Benefits and Risks of SLATs
Spousal lifetime access trusts have pros and cons that are equally significant. The most valuable benefits of a SLAT include:
- Sheltering funds from estate taxes: As grantor trusts, SLATs permit couples to protect assets up to the estate tax exemption limit and their future increases in value from the 40% inheritance tax.
- Retaining control over assets: The spousal unity rule permits not just the beneficiary but also the grantor to maintain a certain amount of control over its holdings for the duration of their marriage.
- Maintaining income as a couple: The ability to take distributions from the trust ensures that the couple can continue to benefit from the assets despite removing them from their taxable estate.
In other words, as long as a couple remains married, a SLAT may be an excellent option for high-net-worth spouses.
However, a SLAT can also have significant drawbacks, including:
- Ongoing income taxes: The benefits of a grantor trust come at the expense of the grantor retaining the obligation to pay income taxes on the gifted assets. This can be somewhat mitigated by funding the trust with assets that do not generate income taxes.
- Lack of flexibility: Since irrevocable trusts cannot be altered, they lack flexibility once established. The terms the couple sets when creating the trust cannot be changed easily.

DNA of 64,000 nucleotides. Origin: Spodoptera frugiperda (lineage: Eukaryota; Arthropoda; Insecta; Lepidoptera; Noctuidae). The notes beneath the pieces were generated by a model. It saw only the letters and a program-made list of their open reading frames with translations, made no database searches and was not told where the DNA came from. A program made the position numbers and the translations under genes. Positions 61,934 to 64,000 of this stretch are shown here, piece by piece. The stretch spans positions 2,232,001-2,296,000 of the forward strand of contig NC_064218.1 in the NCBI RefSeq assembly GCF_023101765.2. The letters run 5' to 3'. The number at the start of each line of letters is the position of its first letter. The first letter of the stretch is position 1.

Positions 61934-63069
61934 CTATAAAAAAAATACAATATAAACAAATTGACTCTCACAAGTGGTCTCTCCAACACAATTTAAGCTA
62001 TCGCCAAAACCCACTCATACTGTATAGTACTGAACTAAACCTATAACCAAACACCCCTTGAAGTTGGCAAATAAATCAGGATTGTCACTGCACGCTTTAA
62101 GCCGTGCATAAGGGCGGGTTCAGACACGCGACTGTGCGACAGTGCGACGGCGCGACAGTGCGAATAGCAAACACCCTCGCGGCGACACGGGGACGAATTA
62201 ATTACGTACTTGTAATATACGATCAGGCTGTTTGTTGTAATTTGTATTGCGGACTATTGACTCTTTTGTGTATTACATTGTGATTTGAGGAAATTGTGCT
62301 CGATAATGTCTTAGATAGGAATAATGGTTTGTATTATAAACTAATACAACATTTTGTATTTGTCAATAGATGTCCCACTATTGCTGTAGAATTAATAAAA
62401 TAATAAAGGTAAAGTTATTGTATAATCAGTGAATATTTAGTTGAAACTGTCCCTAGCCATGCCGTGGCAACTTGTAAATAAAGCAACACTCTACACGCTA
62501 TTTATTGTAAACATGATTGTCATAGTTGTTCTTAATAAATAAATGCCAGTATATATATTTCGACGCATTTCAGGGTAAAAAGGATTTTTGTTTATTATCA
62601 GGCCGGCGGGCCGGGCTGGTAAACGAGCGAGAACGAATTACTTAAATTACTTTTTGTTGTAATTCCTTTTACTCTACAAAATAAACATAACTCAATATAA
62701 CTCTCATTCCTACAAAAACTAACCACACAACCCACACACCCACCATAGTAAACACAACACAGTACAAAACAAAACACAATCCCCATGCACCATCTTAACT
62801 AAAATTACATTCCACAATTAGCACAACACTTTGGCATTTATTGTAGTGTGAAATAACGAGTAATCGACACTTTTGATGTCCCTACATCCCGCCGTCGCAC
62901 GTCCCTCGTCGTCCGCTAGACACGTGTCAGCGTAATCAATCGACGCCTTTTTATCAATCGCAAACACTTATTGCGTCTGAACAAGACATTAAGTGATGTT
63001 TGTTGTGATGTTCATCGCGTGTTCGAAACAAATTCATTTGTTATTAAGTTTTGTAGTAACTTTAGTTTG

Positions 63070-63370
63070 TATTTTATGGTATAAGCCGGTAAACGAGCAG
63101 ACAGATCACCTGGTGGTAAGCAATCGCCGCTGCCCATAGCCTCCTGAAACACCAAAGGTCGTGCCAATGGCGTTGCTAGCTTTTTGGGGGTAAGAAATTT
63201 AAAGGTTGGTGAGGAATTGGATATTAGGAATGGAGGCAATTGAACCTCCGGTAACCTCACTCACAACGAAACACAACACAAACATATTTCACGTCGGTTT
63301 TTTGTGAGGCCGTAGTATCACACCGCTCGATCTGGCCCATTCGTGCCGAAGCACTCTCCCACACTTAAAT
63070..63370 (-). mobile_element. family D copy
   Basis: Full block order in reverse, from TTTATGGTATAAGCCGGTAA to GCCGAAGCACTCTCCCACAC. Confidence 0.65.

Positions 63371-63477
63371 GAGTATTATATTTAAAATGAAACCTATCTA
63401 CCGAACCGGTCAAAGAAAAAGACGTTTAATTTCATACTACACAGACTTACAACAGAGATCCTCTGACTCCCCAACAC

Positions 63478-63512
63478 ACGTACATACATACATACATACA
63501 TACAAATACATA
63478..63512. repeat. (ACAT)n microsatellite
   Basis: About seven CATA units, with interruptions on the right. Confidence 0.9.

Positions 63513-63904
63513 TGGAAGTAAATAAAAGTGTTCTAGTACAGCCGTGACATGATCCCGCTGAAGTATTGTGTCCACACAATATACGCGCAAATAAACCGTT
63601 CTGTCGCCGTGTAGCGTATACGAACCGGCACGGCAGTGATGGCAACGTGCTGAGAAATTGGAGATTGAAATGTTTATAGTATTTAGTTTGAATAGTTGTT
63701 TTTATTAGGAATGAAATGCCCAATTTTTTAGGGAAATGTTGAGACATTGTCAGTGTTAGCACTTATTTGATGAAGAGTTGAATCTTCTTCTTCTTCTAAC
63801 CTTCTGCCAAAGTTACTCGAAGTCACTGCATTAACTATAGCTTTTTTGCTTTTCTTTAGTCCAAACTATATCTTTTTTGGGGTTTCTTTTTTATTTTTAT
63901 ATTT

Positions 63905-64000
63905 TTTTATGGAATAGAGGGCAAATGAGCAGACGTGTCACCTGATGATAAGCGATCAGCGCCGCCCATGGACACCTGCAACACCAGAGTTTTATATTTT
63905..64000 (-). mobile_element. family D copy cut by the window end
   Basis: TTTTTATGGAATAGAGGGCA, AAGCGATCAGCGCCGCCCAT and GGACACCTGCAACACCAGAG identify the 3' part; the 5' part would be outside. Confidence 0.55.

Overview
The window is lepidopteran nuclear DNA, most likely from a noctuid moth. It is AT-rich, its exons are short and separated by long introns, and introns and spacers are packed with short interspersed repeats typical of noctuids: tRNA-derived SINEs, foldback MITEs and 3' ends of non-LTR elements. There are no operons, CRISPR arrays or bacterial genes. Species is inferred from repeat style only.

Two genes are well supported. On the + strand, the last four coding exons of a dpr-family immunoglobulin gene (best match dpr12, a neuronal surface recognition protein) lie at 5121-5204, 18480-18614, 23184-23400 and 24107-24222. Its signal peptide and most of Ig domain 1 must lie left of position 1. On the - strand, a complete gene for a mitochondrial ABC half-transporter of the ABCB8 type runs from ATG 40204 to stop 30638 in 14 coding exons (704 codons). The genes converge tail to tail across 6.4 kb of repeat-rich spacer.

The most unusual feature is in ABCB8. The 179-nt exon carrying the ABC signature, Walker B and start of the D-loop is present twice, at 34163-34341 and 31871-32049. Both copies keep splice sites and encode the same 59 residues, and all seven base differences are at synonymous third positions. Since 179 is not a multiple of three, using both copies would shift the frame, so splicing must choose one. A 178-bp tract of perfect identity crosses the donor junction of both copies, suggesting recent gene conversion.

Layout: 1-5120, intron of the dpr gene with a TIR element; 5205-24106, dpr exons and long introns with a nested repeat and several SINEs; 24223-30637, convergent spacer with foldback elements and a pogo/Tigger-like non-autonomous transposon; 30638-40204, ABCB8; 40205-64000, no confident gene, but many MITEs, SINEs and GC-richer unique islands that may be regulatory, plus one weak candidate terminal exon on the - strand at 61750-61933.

- Loss of control during divorce: Critically, if a couple divorces after establishing a SLAT, the grantor may lose all control over and income from the gifted assets.
This last point is the heart of the so-called SLAT divorce trap.
How to Address a SLAT in Your Split
The most effective way to prevent a SLAT from becoming a problem during a divorce is to structure it carefully when you establish it. In many cases, it’s possible to avoid losing control over SLAT assets if the original trust is clear that the recipient spouse only remains a beneficiary as long as they stay married to the grantor.
But what if you already have a SLAT in place? That’s when things get more complicated. A poorly written spousal lifetime access trust can result in the grantor remaining on the hook for income taxes on the assets while losing indirect control and income from them after divorcing.
However, there are potential solutions. Depending on the language of the trust documents and your circumstances, it may be possible to address the tax liability by setting up a postnuptial agreement, decanting the trust, or negotiating during your divorce settlement. However, none of these solutions is guaranteed. If you have a SLAT in your divorce, you should contact an experienced high-net-worth divorce attorney to discuss your situation. The expert lawyers at Kaspar & Lugay LLP can help you understand your options and choose the best solution for your finances. Learn more about how we can assist you during your divorce by scheduling your consultation with our Marin County law firm today.